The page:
C77434 Lanosterol synthase 5.16 0.0283 Steroid biosynthetic process
 BM115860 Mortality factor 4 like 1 3.87 0.0026 Double-strand break repair via homologous recombination
 C85064 V-ATPase E2 subunit 3.74 0.0090 ATP catabolic process
 AJ002522 Myosin heavy chain 2X, partial 3.09 0.0110 Muscle myosin complex
 BG141806 Ribosomal protein L27a 2.91 0.0267 Translation
M, ArKO > WT
 AJ300674 βdefensin 8 14.57 0.0107 Defense response
 AF425084 Serine (or cysteine) peptidase inhibitor, clade B, member 6c 3.14 0.0030 Negative regulation of endopeptidase activity
 AV006000 Rho GTPase activating protein 5 2.31 0.0456 Positive regulation of mesenchymal cell proliferation
 BC003267 cDNA sequence BC003267 2.16 0.0235 Metal ion binding
 NM_011726 X-linked lymphocyte-regulated 3A 2.02 0.0029 Biological process
 Z67747 Zinc finger protein 62, transcript variant 1 1.88 0.0363 Transcription, DNA-dependent
Table 3. 
 
Differences between Affymetrix and CodeLink Platforms in the Identification of Differentially Expressed Genes in WT and ArKO Meibomian Glands
Table 3. 
 
Differences between Affymetrix and CodeLink Platforms in the Identification of Differentially Expressed Genes in WT and ArKO Meibomian Glands
Platform Database Genes Genes with Ratio ≥ 1.8 Same Response in Other Array
Affymetrix
 F, WT vs ArKO 6112 197 10
 M, WT vs ArKO 6273 64 1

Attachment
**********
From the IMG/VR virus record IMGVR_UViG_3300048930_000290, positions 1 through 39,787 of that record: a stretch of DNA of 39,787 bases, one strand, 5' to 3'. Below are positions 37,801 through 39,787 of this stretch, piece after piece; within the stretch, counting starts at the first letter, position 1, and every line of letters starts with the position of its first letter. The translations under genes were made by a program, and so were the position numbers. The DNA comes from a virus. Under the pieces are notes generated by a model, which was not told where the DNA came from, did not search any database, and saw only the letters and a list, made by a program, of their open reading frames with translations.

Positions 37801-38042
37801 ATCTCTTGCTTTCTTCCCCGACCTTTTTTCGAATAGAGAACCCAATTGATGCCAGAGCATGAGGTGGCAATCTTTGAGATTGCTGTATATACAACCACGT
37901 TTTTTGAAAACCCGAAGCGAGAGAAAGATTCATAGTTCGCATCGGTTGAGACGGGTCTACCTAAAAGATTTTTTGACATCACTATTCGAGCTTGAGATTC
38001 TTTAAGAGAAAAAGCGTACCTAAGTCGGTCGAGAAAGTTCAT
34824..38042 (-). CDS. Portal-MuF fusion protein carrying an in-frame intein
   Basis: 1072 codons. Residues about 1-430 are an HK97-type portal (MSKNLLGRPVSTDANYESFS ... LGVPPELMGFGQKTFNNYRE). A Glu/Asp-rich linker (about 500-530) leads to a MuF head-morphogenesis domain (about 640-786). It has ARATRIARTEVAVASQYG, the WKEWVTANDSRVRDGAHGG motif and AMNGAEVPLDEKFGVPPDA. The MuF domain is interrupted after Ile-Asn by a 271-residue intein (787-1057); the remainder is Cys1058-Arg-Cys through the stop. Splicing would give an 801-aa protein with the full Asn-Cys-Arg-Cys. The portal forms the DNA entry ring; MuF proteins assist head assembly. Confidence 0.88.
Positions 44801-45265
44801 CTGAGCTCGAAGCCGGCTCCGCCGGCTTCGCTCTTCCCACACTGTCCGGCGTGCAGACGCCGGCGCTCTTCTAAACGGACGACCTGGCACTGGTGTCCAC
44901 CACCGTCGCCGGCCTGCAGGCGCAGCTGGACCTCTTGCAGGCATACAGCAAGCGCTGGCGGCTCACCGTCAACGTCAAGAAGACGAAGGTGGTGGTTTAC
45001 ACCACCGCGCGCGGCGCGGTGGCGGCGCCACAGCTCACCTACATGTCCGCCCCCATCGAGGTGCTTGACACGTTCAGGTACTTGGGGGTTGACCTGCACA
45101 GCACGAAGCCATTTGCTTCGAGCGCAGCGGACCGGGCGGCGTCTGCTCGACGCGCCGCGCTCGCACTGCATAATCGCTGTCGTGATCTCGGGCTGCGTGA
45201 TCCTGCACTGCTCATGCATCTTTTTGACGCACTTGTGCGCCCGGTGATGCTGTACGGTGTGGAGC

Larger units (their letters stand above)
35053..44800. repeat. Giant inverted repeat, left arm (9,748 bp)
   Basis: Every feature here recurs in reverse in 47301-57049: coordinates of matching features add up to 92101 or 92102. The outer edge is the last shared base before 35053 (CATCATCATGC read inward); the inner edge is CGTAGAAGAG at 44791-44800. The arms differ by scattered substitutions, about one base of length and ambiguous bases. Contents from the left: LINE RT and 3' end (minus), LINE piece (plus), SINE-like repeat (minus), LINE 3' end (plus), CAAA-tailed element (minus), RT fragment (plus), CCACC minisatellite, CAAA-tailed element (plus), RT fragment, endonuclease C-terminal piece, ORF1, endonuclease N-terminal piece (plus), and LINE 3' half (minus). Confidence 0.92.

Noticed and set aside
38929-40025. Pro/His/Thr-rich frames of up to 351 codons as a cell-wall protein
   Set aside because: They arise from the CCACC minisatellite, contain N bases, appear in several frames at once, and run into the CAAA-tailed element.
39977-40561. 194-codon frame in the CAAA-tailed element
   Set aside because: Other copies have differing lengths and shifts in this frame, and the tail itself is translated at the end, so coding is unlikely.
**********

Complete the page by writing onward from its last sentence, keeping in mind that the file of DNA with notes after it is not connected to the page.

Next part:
CodeLink
 F, WT vs ArKO 4969 18 1
 M, WT vs ArKO 4946 2 1
Table 4. 
 
Comparative Influence of Aromatase and Sex on Gene Expression in the Mouse Meibomian Gland
Table 4. 
 
Comparative Influence of Aromatase and Sex on Gene Expression in the Mouse Meibomian Gland
Microarray Comparison 1 Comparison 2 Total Genes Common Genes Common/Total (%)
Affy F, WT > ArKO M, WT > ArKO 1540 75 4.9
CL F, WT > ArKO M, WT > ArKO 1167 35 3.0
Affy F, ArKO > WT M, ArKO > WT 1269 51 4.0
CL F, ArKO > WT M, ArKO > WT 562 11 2.0
Affy WT, M > F ArKO, M > F 2526 508 20.1
CL WT, M > F ArKO, M > F 1818 408 22.4
Affy WT, F > M ArKO, F > M 1624 174 10.7
CL WT, F > M ArKO, F > M 2415 320 13.3
Table 5. 
 
Similar Gene Ontologies Influenced by Aromatase Absence in Female and Male Meibomian Glands
Table 5. 
 
Similar Gene Ontologies Influenced by Aromatase Absence in Female and Male Meibomian Glands
Ontology WT Genes ↑ ArKO
Genes ↑
WT z Score ArKO
z Score
Cytoplasm 431, 436 445, 188 7.54, 4.82 2.91, 1.60
Cellular metabolic process 372, 380 380, 168 4.54, 3.03 0.66, 1.18
Catalytic activity 258, 259 233, 110 4.43, 2.40 −0.9, 0.58
Ligase activity 33, 28 21, 13 4.25, 2.37 0.37, 1.65
ATP binding 80, 93 77, 33 3.1, 3.83 1.1, 0.68
Intracellular transport 53, 49 56, 25 3.82, 2.5 3.07, 2.28
Intracellular organelle lumen 101, 114 104, 41 3.32, 3.76 1.62, 0.43
Protein transport 63, 59 60, 30 3.54, 2.25 1.71, 2.13
DNA metabolic process 41, 38 34, 15 3.18, 2.05 0.73, 0.63
Neurological system process 19, 27 32, 15 −3.34, −2.42 −2.12, −1.02
Actin binding 15, 22 30, 12 0.45, 1.91 3.71, 2.03
Non–membrane-bounded organelle 115, 121 153, 64 1.99, 1.42 3.7, 2.15
Cellular macromolecular complex subunit organization 20, 28 33, 19 0.29, 1.79 2.43, 3.23